Home Science Climate Change Disaster Report 2018

Disaster Report 2018

The open facade of a home in Panama City, FL, after Hurricane Michael tore through their community.

Disaster Report 2018: We saw some of the worst wildfires California has ever experienced as well as the rapid development of massive storms systems that could only be produced under current global climate conditions. Over the course of the past 3 years we’ve seen an increase in the overall frequency and intensity of Natural Disasters. After the 2017 disaster report ranked as one of the most costly years ever for overall damage from disasters around the world, the 2018 report ranks within the top 4 most costly years within the past 30 years.


The trends for storm damage, wild fires, heat waves, and droughts have only risen, while geological events such as earthquakes and volcanic eruptions have remained steady. These trends are indicative of the theories proposed by climate scientists that a warming planet endures more volatile weather patterns, pushing all meteorological & climatological events to extremes yet to be witness in the modern era.

Over the past three years, we have seen an increase in the size and strength of tropical cyclones around the world, most notably the strength and speed of storms emanating in the Caribbean & Gulf of Mexico. Understanding the size and dynamics of these storms will help us better prepare for this trend of super storms.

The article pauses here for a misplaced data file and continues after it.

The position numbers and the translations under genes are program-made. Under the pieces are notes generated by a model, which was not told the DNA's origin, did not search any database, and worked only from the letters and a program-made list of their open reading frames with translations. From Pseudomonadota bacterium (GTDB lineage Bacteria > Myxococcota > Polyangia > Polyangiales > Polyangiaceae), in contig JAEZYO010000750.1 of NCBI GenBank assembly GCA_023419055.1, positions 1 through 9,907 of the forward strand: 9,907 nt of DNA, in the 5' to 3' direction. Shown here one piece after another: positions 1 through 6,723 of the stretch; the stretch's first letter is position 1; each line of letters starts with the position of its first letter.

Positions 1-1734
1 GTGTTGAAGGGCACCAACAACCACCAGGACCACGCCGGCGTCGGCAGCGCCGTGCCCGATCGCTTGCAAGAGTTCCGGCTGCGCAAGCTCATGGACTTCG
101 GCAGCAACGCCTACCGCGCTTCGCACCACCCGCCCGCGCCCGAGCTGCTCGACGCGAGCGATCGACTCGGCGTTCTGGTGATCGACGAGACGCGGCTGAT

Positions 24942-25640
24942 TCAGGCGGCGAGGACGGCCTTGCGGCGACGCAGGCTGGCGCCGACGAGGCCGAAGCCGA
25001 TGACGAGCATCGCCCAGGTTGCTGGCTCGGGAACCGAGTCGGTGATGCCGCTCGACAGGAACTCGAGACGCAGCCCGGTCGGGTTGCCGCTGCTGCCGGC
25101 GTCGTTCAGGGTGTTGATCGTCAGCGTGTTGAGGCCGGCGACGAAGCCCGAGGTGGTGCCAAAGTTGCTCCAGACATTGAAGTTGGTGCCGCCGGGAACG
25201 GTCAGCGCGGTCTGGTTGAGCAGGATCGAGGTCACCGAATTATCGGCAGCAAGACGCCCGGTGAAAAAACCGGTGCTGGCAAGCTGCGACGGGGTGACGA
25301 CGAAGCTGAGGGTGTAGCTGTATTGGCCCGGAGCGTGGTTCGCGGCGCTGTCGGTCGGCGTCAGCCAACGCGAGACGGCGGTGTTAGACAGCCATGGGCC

As we face greater frequency in storms, we also face greater drought conditions. With the continued expansion of human settlements into natural areas, we disrupt the disaster return interval of wild fires and floods, creating higher risk scenarios for uncontrollable burns and flash floods.

This year the California Camp Fire caused the majority of damage and insurance claims for the entire year, costing over $16 billion in total losses.


Although there remain many skeptics of the reality we face with climate change, the truth remains that human impact on our planet is creating unforeseen complications in our environment. We are now in the era of the Anthropocene. We only need to walk the beach in any part of the world to find plastic remains from human waste, and our inability to find balance with the natural world.

Our only responsible action is to pursue a resilient & sustainable means of existence, focusing on preparedness, response, adaptive measures for a changing climate, resource management, and low impact practices for energy production and distribution.


Resilient systems must meet a range of different requirements, based on the fact that resilience covers both preparation and damage limitation, and the ability to respond appropriately following an event… resilience is not a static condition, but rather a characteristic of systems that are adaptive, flexible and constantly evolving. – Munich RE

As the disaster intervals continue to increase in frequency and intensity, and insurance companies cover the brunt of claims for damage and rebuilding disaster struck areas, we should focus these resources on rebuilding with an emphasis of implementing resilient solutions that cater to the habitats for which they exist.